Love and survival in an apocalyptic world.
Publisher: Carina Press (Harlequin)
First Published: 23rd April 2012
Date Reviewed: 5th June 2012
Derek and Lidia met when Lidia was the doctor in charge of rehabilitating him after he lost his arm. The riots and outright violence that had filled the streets of America threatened everyone’s lives, and whilst the two appeared to strike a rapport, it couldn’t last for long. 10 years later and Lidia still wonders what happened to Derek. When he turns up at her new community’s secured dwelling, looking for a doctor for a young friend, the feelings that had had little time to develop come racing back.
As this is a very short book, giving a basic plot summary without including any “spoiler” information is pretty impossible. However considering that the book’s strength lies in its setting and that the book is fairly predictable in an acceptable way, I do not see summarising it as a bad thing.
Drake once again provides us with an example of how creative and interesting she is when it comes to constructing worlds and elaborating on them. We’ve had sci-fi fairytales, romance in space with cowboys, and now we have an empty apocalyptic world. But this isn’t the apocalyptic world of the Young Adult genre, chilling and tyrannical, no, this is your bona fide obliteration, a world where nature has succumbed to the destructive forces of man and given in. Technology still exists but infrequently, and the world is notable for its desert.
The only issue with this is that there’s undoubtedly much to explore and a lot to learn – whilst the reader does learn a lot, the shortness of the book means that a good deal is left unsaid. Indeed the story itself is so short that it feels less of a novella and more the sort of piece that would fit into a collection. Because of the quick pace and few details you wonder if it would have worked better had it been in a compilation.
However that’s not to say that the book is bad, because as inferred, a book with such world building could not be so. And there is a lot to like about Desert Blade. One such example is the beginning, where everything feels rushed and you wonder if this will be the pace throughout. Once you get to the “10 years later” you realise just how appropriate such a fast pace was, not only because it was provided as background context, but because such a format is used for flashbacks in films – a quick glimpse of something, explosive in its revelations, before the story starts for real. You realise that the entire section was in fact one scene.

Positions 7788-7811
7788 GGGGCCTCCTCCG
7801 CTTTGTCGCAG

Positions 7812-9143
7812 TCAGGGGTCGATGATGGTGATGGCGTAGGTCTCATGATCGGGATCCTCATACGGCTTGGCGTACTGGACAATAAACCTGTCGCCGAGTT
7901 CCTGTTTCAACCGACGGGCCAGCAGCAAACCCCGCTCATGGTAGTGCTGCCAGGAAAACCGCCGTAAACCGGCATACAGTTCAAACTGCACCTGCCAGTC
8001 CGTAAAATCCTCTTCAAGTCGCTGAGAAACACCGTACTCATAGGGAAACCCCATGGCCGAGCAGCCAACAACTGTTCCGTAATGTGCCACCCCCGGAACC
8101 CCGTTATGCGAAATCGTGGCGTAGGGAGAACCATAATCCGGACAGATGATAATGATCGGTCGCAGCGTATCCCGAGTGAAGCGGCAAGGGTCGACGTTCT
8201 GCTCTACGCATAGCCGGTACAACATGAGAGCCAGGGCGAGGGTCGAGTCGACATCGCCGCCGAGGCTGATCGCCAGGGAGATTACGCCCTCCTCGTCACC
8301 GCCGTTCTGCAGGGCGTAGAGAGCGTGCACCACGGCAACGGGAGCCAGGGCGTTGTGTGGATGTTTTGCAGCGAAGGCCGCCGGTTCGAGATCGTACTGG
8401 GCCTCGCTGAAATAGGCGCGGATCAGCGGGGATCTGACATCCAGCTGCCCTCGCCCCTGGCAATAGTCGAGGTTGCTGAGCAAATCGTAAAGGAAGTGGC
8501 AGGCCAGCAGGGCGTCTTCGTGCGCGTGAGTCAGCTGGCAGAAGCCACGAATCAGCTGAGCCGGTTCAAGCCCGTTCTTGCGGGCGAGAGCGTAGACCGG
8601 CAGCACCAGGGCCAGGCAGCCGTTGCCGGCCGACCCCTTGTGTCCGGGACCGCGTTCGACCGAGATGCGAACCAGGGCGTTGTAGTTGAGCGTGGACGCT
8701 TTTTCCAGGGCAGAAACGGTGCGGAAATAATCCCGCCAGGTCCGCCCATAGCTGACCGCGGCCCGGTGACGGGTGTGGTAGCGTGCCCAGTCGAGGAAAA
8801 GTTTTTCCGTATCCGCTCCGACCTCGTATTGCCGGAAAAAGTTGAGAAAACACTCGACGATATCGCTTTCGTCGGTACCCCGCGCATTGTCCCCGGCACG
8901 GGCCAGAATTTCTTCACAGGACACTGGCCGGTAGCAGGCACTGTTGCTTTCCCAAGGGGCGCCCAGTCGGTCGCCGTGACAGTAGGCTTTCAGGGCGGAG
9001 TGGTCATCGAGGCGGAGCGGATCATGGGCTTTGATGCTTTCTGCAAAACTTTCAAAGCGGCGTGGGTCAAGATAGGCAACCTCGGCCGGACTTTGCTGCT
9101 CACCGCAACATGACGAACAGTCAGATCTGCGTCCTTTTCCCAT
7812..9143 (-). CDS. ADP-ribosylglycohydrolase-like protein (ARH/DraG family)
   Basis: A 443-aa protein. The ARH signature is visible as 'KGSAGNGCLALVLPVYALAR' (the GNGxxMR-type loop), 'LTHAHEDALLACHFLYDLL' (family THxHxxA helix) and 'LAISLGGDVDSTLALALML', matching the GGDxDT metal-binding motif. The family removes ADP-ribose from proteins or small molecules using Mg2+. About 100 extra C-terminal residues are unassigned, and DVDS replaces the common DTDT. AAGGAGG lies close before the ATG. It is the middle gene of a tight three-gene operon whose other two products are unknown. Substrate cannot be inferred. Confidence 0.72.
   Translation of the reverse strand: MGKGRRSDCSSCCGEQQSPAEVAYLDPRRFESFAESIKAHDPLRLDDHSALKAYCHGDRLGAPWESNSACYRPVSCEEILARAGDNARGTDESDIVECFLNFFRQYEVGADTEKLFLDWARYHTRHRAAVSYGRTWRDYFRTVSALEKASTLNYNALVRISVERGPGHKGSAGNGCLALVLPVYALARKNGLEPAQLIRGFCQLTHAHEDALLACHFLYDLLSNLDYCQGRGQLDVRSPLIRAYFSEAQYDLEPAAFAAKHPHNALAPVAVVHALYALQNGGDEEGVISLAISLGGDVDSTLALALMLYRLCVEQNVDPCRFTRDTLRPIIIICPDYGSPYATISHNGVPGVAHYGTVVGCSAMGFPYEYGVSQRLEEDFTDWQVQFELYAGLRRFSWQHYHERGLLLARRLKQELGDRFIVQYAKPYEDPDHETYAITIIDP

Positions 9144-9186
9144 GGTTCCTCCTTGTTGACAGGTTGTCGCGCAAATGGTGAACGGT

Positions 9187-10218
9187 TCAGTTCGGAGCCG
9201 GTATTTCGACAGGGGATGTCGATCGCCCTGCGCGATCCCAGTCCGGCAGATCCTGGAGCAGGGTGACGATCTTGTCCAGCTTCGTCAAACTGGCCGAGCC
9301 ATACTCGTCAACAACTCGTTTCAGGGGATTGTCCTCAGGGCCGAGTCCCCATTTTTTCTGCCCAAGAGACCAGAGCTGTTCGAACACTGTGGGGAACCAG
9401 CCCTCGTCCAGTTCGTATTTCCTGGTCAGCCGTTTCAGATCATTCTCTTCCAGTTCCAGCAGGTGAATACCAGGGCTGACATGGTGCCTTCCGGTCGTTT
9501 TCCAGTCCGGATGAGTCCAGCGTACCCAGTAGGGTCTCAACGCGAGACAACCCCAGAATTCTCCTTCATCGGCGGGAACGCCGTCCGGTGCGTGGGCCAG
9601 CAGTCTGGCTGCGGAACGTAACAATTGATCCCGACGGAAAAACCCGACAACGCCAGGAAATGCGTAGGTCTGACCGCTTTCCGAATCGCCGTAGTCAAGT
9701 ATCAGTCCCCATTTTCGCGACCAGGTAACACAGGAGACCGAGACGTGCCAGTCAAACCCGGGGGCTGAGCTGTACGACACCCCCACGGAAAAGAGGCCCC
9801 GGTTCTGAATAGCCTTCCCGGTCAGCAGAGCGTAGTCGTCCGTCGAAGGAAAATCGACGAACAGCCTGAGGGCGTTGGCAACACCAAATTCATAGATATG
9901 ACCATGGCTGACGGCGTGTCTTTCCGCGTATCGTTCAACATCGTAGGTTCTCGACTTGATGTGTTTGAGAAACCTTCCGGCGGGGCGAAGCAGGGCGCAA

Something that was pointed out in reviews of Jaq’s Harp, was the inappropriate nature of a couple casually discussing whether they should revive their sexual relationship – all the while being chased by the enemy. Drake clearly took this criticism to heart, however she wove the criticism around her own preferences to good effect. In Desert Blade there may be enemies chasing the couple, but they will find a safe place before discussing their relationship. That Drake took the criticism of her readers and used it to improve an idea that she liked is to be admired and respected. In this one small element of her writing she has improved as a writer ten-fold, and shown that her readers important.
Desert Blade has a good concept behind it, a fascinating world that begs to be portrayed on the big screen, and an interesting mix of traditional and modern values. It may even have a hint of present media culture in the form of an element not unlike X-Men. The sole aspect that holds it back is its length. While we may know enough to understand the attraction between the characters, especially physically, we do not get to spend enough time with them to truly appreciate their positive roles in the community, and whilst another might say that that’s okay given the romantic focus, the fact that Drake included enough about the context to intrigue us, makes it an issue. The concept of lost and found is completed, but it could have been developed a lot more. Whilst the characters are the focus, it can be easy to instead get lost in the setting.
Something that has so far been left out of this review is the reasoning for this book being an erotic rather than fade-to-black romance. There are a couple of scenes, one in particular, with explicit language and no-holds-barred descriptions. However unlike Drake’s previous books, they are not as prevalent and indeed one of them is woven around the issue of contraception, providing a lesson at the same time. That said, Derek is rather open about his love of women in a way that may prove uncomfortable with some readers, especially when his need to protect oversteps the mark.
Desert Blade is an interesting story combined with a compelling sorry world. Appropriate as an introduction to Drake’s work, it demonstrates the author’s strengths well. It perhaps ought to have been longer but is good on its own merit – and it does succeed in continuing the tradition of making you look forward to whatever world Drake has in mind next.
I received this book for review from Carina Press.